A Vancouver Coastal Health (VCH) clinic established to assess people with symptoms consistent with COVID-19 has received the go-ahead from Sechelt council to operate at a public venue in the district at a discounted rental rate of $1,000 per month.
Council members voted to move ahead with the proposal at a Sept. 2 regular council meeting, in addition to invoicing VCH for set up and operating costs.
As of Sept. 3 the venue had been transformed into a respiratory assessment clinic and is expected to run until the end of May 2021. VCH chose the site because it’s large and accessible, centrally located and easy to find, with ample parking, and close to Sechelt Hospital.
The District of Sechelt has asked media not to identify the site, saying VCH had made the request to avoid public walk-ins.
The same venue was used in the spring and moved back to Sechelt Hospital during the summer lull. The return to the district-owned site was made so that the clinic could offer longer hours and operate seven days a week, according to Sechelt communications manager Julie Rogers.
In the spring, no fees were charged since “the situation was urgent and unprecedented,” according to a Sechelt council staff report, but it recommended charging a rate this time because staff determined that waiving fees “does not align with good taxing ethics.”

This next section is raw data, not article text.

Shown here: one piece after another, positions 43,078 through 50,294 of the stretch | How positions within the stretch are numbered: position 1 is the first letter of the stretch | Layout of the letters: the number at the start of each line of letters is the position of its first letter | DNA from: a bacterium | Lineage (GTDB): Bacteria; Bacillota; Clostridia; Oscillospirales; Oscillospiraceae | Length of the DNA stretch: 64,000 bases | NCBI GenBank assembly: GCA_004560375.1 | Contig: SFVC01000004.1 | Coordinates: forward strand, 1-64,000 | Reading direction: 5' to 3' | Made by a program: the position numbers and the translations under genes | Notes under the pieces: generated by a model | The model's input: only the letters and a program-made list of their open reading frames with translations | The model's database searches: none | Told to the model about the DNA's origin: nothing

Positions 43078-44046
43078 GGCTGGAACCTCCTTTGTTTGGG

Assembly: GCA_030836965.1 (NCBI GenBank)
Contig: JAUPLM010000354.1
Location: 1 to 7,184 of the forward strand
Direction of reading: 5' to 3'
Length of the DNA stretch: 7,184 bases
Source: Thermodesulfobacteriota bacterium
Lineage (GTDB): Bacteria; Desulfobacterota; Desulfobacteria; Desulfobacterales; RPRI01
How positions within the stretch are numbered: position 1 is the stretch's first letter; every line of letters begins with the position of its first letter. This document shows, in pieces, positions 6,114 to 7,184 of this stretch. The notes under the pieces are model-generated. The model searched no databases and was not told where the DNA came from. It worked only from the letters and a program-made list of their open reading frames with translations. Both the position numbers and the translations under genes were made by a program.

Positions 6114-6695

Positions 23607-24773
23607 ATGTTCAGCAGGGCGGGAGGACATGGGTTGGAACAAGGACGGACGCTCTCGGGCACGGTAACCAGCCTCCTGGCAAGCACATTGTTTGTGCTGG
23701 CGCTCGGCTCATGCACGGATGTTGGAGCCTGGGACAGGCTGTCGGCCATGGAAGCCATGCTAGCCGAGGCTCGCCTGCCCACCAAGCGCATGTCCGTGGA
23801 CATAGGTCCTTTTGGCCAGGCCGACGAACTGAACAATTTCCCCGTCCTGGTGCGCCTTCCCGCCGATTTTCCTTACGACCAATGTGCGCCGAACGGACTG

“The health authority taxes citizens to prepare for emergencies like this one. The income taxes collected by the province should pay for the use of the [facility], not the property taxpayers of Sechelt,” said the report.
Rather than charging the regular commercial rate of $600 a day, staff recommended VCH pay a “nominal fee” of $1,000 per month to cover expenses and lost revenue.
In 2019 the site made approximately $2,000 in monthly rental revenue and rates increased in 2020.
After the pandemic hit, rental earnings dropped to $475 in June, $410 in July and $1,610 in August, according to Rogers, who noted the numbers aren’t final.
Coun. Matt McLean voted against the recommendation to charge $1,000 a month, describing it as “another example of the province downloading costs to us.”
“There is no reason why VCH cannot rent out a commercial space and do the exact same thing they are doing in our space. This doesn’t need to be a public facility,” he said.
He also noted that losing access to the space for the next six months also means losing out on “social culture,” even if there’s less of it during a pandemic.
Coun. Alton Toth acknowledged “there is some aspect of downloading,” but also said it was a “good opportunity to partner with VCH.” He also made a motion, which council passed, to revisit the agreement after the end of May 2021.
According to Rogers, Powell River recently agreed to provide a facility to free to the health authority.